An opportunity exists to incorporate both types of process, CCARE and ethnic studies, into a new, empowering overall pedagogy and curriculum resource, adapting them to each distinct culture and ecosystem, to reintegrate people with each other and with nature.
Differences between ecosystems Ecosystems are extremely varied across the Earth. There are 867 (plus or minus 50) eco-regions, which are areas containing distinct sets of ecosystems with strong consistency. There are many thousands of specific ecosystems at specific places. Human cultures co-evolved with the ecosystems and eco-regions which they inhabited, over a few to many tens of thousands of years. Each culture selected the most effective strategies for survival for the demands of its ecosystem(s), embedding them in both rules for living and the language itself. Many, if not most or all, cultures engaged in trade of surpluses as the most efficient strategy for acquiring nutrients (most famously salt) and other resources (such as flint, obsidian, or decorative pigments or ornaments) which are deficient or unavailable in their ecosystems.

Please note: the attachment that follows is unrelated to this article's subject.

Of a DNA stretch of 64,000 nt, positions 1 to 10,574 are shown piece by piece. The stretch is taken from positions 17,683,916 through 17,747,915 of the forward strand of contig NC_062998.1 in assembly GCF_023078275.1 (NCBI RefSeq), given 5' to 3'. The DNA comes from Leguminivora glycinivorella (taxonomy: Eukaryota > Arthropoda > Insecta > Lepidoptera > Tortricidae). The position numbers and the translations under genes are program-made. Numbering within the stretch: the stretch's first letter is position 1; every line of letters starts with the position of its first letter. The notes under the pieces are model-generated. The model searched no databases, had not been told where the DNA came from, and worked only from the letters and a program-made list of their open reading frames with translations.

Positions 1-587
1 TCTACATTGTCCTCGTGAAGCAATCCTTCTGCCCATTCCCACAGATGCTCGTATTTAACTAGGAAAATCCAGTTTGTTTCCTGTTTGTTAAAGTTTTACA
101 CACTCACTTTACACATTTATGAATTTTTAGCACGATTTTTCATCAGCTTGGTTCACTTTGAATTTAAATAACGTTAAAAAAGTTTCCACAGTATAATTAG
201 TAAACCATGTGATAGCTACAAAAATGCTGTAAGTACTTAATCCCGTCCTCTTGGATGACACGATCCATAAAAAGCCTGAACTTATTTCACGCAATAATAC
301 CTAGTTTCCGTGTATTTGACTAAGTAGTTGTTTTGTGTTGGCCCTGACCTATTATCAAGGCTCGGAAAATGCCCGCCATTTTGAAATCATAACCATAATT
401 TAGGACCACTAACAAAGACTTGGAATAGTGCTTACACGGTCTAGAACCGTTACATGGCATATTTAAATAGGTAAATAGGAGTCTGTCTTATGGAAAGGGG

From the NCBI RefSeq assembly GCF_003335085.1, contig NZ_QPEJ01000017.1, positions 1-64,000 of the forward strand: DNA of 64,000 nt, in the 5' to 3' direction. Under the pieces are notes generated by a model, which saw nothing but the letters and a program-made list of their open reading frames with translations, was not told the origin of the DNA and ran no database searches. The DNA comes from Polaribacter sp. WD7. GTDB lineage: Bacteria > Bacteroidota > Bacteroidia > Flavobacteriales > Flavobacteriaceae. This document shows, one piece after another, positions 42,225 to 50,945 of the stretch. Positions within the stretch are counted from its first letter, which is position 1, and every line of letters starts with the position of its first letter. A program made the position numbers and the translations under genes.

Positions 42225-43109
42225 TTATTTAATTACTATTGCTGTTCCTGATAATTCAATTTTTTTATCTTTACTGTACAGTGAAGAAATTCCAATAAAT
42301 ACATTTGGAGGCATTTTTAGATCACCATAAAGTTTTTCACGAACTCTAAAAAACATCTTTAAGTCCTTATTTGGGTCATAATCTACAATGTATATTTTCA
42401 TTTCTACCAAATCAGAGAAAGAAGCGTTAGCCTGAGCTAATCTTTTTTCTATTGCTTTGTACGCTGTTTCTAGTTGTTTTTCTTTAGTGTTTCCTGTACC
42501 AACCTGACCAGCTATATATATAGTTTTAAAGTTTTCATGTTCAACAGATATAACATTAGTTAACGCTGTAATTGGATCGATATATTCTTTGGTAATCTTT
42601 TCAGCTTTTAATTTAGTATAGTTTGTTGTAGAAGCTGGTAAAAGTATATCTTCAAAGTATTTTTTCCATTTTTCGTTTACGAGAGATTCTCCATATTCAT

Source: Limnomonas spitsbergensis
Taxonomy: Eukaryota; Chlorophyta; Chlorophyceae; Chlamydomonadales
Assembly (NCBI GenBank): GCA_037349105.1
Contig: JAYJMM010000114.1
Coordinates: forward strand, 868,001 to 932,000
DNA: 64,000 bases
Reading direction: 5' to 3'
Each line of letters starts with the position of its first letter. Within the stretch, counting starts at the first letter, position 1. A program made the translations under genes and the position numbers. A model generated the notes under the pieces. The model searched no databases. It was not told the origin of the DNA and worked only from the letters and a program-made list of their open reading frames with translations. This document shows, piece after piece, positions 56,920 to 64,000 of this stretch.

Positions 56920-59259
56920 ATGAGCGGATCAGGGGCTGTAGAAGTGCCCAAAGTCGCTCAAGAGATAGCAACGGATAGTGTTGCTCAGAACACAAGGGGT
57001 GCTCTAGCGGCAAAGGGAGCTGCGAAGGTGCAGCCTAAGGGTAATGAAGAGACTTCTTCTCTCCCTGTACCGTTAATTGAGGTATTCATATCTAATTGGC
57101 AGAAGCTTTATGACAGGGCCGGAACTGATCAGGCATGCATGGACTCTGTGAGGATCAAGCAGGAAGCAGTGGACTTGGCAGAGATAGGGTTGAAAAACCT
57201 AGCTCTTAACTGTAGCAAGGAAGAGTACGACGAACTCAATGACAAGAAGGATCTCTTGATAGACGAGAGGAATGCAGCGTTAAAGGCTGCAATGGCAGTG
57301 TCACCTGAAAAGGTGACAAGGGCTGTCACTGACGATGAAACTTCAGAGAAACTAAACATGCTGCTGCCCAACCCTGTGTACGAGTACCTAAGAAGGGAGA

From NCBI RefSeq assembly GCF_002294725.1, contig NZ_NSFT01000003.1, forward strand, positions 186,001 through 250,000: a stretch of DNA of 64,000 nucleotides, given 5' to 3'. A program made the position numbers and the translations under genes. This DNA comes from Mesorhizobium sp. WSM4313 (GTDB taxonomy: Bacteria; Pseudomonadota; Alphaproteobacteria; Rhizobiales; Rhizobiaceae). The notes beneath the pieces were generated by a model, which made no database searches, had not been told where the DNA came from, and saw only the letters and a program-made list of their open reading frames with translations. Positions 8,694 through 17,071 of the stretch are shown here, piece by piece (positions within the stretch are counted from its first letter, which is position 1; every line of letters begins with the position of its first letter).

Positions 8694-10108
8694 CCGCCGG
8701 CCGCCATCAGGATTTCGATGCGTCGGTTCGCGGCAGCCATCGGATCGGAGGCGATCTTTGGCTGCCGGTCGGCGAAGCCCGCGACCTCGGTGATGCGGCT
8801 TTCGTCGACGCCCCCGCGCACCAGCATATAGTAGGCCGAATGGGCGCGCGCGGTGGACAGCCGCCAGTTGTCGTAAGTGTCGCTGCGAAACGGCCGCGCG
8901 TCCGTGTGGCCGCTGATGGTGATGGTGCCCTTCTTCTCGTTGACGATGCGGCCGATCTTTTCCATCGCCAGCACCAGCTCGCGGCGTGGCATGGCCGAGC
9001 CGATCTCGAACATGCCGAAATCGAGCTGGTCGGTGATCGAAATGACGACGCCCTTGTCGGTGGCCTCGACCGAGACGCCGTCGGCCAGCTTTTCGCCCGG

Identification with one's community, nature, and collective spirituality as a coherent system of meaning and value, and success in those terms, was the main contributor to psychological stability everywhere on Earth until warfare and colonialism disrupted local cultures. In the last 500 years the entire fabric, including the ecosystems, has been damaged, or even shredded, throughout the industrialized and colonized worlds, and global climate change threatens to multiply the damage to ecosystems, which could be the final blow to most remaining rural and wild-land cultures. Yet the fundamental causes of the diversity of ecosystems remain -- climate, soil types, micro-nutrients, and interactions among the remaining species. These fundamentals create a relatively strong potential for rehabilitating habitats and either restoring species which are only locally extinct, or supporting (if necessary) a process of selection of alternatives to extinct species for the unoccupied ecological niches.
With the introduction of mobile smart-phones, and the web-server or local client-server model, it becomes possible to bring education and coordination resources to communities which can enable them to improve agricultural yields, and to level the playing field with buyers, who currently exploit them mercilessly, generally offering only what it actually costs to grow the crops, while the final selling price in a city might be 20 to 100 times the price paid for the crop. (This universal practice, exacerbated by colonialism, has broken rural economies around the world, and led to the unprecedented migrations to cities.)